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Acer America Corp. is a computer manufacturer of business and consumer PCs, notebooks, ultrabooks, projectors, servers, and storage products.


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February 21, 2024 | Craig Mackereth

Is Generative AI a Panacea for Software Customer Service?

Here are some reasons why IT leaders should adopt a look-before-you-leap stance for delivering artificial intelligence-driven support and services for software.

The significant impact of generative artificial intelligence (genAI) on technology vendors and the customers they serve is undeniable. Nearly every vendor is surfing the AI wave, leaving many service organizations and customers fearful of missing out — or worse, catching the wrong wave.

As the volume and velocity of AI technology accelerates, pragmatic IT leaders should adopt a look-before-you-leap stance for delivering support and services for software.

The potential impact of genAI on service delivery was illustrated in several cases, including Salesforce’s rollout of its Einstein Copilot AI assistant and integration of its Einstein 1 AI platform into Salesforce Data Cloud. Also following the trend is ServiceNow generative AI capabilities announcement across its service management, customer service management, and HR service delivery offerings.

The platforms many of us use daily from big vendors like Microsoft, Salesforce, and ServiceNow are claiming to be the right pathway to an AI-enabled future.

Since there’s still no clear consensus on where this is taking us, before transforming your processes, consider these facts:

  • The industry is hotly debating whether AI technology should be based on open or closed models, or if vendors should be heavily regulated or free to innovate.
  • The “hallucinations” of genAI chatbots raise concerns that you could deploy something that would just make up things for your customers while appearing to originate from your service team.
  • There are more questions than answers on how vendors are going to uphold customer governance priorities.

Do No Harm

It’s clear that if genAI is done right, it can enable dramatic advancements for software in general and the overall customer support industry. But we are still in the early days, and best practices for AI adoption need to quickly evolve.

Craig Mackereth of Rimini Street

Craig Mackereth

Many of the first broadly deployed genAI solutions appear to be aimed at deflecting customers away from human interactions, engaging instead with data in online communities and knowledge bases. That may lower costs at the expense of customer loyalty.

In this context, many clients are eager to see how genAI can help them better exploit their ERP (enterprise resource planning) solutions. Most businesses want to decrease IT costs, especially ERP costs.

However, challenges arise when vendors seemingly are raising prices and providing new AI-driven products that may not directly address the needs of their customers’ enterprise.

Take for example, client communications. In the software space, creating support tickets, analyzing queries, setting urgency levels for those requests, and providing rapid responses are major endeavors. AI is a key asset for building faster internal processes that provide value to the client experience. However, in many cases, this is used to minimize the interaction, leaving organizations frustrated with no responses to their issues.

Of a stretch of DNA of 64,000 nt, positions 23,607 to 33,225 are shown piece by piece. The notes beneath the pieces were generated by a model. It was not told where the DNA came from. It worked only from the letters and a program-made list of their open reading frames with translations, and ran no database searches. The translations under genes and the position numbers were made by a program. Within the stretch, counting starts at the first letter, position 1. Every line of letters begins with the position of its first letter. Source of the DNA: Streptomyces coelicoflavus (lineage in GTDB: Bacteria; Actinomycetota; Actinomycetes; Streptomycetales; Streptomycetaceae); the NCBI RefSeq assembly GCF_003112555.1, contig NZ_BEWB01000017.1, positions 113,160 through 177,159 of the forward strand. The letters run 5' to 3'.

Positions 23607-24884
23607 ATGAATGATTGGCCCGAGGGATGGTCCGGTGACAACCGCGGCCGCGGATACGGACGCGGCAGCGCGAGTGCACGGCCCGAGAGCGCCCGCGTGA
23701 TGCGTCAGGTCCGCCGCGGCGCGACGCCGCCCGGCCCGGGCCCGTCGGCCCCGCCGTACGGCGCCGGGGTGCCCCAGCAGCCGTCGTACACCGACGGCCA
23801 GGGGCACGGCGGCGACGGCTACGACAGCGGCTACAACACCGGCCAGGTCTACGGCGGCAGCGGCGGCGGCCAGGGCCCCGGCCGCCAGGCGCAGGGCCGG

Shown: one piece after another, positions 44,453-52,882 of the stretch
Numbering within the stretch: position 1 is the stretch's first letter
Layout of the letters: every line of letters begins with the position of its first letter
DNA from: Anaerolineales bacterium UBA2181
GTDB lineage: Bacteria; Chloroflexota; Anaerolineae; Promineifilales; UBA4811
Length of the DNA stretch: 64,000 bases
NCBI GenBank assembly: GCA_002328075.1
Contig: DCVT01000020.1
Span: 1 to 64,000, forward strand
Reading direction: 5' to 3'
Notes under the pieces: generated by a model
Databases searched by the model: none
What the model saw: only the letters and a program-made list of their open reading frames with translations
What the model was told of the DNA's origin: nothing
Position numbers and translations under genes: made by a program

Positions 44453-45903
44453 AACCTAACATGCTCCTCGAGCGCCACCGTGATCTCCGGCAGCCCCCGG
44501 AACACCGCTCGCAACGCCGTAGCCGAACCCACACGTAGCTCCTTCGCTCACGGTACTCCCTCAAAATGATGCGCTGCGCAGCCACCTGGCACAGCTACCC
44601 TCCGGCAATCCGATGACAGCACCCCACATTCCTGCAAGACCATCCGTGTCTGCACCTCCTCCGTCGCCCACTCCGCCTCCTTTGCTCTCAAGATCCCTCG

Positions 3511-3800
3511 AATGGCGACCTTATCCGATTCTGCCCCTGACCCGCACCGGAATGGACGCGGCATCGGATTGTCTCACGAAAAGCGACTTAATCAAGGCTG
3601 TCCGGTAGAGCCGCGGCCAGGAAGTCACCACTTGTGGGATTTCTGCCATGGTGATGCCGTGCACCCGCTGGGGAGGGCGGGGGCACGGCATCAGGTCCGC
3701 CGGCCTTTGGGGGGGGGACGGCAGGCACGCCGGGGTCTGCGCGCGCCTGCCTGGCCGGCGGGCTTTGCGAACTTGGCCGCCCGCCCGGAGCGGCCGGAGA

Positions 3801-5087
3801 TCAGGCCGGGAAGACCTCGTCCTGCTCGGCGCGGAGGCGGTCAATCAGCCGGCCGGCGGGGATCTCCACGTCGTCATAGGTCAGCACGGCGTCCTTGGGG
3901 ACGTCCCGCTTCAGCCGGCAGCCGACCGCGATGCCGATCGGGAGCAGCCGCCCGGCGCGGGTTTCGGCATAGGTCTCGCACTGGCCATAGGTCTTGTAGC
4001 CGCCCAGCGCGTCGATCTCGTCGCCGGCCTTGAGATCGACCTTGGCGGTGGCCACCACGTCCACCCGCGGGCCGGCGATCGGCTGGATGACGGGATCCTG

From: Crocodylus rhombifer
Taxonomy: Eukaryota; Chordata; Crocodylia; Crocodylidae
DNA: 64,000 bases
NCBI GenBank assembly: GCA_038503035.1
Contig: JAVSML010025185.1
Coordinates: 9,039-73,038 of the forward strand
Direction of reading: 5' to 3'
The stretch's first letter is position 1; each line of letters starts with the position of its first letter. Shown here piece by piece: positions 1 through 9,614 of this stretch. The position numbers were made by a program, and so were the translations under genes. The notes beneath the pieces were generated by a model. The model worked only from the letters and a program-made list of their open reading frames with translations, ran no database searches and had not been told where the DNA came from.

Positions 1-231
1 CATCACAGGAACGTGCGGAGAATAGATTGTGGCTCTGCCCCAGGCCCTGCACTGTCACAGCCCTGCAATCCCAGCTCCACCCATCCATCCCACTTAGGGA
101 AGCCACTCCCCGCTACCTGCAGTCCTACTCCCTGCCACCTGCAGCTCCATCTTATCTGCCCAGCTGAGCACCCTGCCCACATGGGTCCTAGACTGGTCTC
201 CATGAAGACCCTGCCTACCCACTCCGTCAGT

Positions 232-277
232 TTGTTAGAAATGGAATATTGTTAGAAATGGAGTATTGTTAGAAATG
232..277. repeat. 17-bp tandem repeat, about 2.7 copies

ERP vendors have been vocal about their investments in genAI, but it’s unlikely that they will prioritize freeing customers of the burdens of upgrades, migrations, or faster resolution to their challenges. Leaders must investigate how their vendors’ solutions and processes will further or hinder their business objectives.

How to Smartly Hedge Your Bets

Now is not the time to place all your genAI bets on a single vendor. Adopting multiple solutions will spread the risk of betting on the wrong vendor.

Customers need to experiment with a common-sense mindset. Similar to how cloud services evolved and pitfalls happened with organizations uploading client data or their own IP to clouds they often had no ownership or control; you cannot just assume your data will be treated with confidentiality. Don’t make the same mistakes when it comes to genAI.

GenAI likely is the leading edge of the most transformational technology wave of our lifetimes. It should enable better internal processes, improve how your people work, and help them better engage your customers.

Done wrong, it could make your customers believe they no longer have a human connection to engage with. Still worse, it could bypass your governance safeguards and break the trust relationship you have worked tirelessly to foster.

The surest approach is to look beyond the hype and avoid getting locked into a single vendor’s approach.

Craig Mackereth is executive vice president of global service delivery at Rimini Street, the market leader in third-party enterprise software support services. The company first deployed award-winning solutions using AI in 2019.

Image: iStock

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